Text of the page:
It would seem proper to put an end to questions here, to recall Aristotle's tempting anankê stênai ("It is necessary to stop"). But precisely at this moment Kierkegaard begins his tale of the horrors he experienced when, in fulfilling the "you must's" set before him by truth, he was forced to ruin with his own hands the life of the woman who was dearer to him than anyone else in the world. This, of course, is terrible, much more terrible than it might appear to a man who has never had to undergo such an experience. But he had no choice: his love was helpless before the "you must's" presented to him by truth. And yet even this is not the most terrible thing, Kierkegaard tells us, suppressing with difficulty the triumph which pervades his whole being; more terrible, infinitely more terrible, is what the "good tidings" have imparted to mankind: God hears the cry of His beloved Son and, like Kierkegaard, cannot stir even a finger. His love is also forced to bow before the "you must's" which imperiously demand that He be inflexible. How did this come about? Why has divine love given way before "you must," and not "you must" before divine love? And why does Kierkegaard exult over this?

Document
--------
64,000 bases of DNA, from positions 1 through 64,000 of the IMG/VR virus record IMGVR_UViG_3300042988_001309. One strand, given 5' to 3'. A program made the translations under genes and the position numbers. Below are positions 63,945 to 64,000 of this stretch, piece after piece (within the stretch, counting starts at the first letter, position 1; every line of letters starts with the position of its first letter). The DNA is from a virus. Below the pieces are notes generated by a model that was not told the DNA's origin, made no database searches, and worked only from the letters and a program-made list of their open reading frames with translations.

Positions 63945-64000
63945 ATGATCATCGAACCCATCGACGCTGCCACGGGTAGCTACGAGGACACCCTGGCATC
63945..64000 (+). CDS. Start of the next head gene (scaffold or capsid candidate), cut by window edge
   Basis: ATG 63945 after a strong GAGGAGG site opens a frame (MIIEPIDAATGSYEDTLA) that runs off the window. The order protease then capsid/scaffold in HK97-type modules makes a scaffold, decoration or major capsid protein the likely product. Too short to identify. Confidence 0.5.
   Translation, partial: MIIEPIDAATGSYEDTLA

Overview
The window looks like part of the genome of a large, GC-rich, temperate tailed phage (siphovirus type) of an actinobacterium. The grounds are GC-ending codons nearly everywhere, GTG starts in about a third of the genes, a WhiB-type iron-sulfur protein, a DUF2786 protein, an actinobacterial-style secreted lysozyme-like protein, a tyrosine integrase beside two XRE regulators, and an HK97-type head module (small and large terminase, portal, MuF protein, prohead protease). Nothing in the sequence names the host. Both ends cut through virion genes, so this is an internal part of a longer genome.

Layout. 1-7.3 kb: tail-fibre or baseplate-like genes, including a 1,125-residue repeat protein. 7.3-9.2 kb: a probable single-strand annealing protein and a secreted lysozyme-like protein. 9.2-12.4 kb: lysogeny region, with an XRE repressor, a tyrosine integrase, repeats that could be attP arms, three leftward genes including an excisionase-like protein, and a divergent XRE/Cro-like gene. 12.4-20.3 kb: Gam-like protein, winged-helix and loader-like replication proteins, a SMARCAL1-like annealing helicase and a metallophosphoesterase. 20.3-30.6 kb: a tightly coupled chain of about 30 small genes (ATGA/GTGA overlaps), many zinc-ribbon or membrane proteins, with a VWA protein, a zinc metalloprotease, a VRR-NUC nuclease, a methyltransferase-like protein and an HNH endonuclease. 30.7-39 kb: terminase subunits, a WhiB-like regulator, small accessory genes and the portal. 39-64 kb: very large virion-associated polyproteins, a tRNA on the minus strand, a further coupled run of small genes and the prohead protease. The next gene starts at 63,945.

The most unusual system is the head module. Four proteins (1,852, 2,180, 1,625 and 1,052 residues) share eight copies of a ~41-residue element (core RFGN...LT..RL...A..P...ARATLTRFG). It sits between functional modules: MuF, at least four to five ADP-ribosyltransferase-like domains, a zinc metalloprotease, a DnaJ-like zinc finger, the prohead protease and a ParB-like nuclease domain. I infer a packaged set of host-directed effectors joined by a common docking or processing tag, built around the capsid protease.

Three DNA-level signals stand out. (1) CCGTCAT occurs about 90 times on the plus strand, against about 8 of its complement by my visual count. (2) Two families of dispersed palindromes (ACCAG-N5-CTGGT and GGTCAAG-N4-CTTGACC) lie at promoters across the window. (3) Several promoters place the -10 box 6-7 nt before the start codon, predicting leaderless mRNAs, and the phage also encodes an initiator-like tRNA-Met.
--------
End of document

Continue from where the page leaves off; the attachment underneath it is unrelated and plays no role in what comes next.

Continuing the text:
With respect to himself, Kierkegaard had good reason to say that, in his life, "you must" had won the upper hand over love; that is a fact, and there is no disputing facts; at least, everyone is sure that there is no disputing facts. But what is the source of his confidence that, if God had to choose between love and inflexibility, He would do the same as he, Kierkegaard had done? Had he cared to recall the "relationship to God" of his beloved hero, Abraham, the father of faith, he would have seen that God certainly does not set as much store by His Inflexibility as philosophizing theologians would like Him to: God decided to destroy Sodom and Gomorrah and then renounced His intention, yielding to the persuasions and entreaties of His servant. It is clear that confidence in the absolute inflexibility of God was not suggested to, or, more precisely, inspired in Kierkegaard by Holy Scripture: another power intervened here. It seems evident as well that it was not Scripture that prompted him, apropos of the story from the Acts of the Apostles, to sing the praises of charity, which can do nothing. It is also entirely beyond dispute that when he amended the parable from the Gospel which says that the sun rises for good men and evil alike, and the one concerning the lilies of the field which are arrayed more richly than King Solomon, he was obeying some power which he encountered, or, more probably, which encountered him as he deviated from Holy Scripture. He himself said to us that God does not coerce man.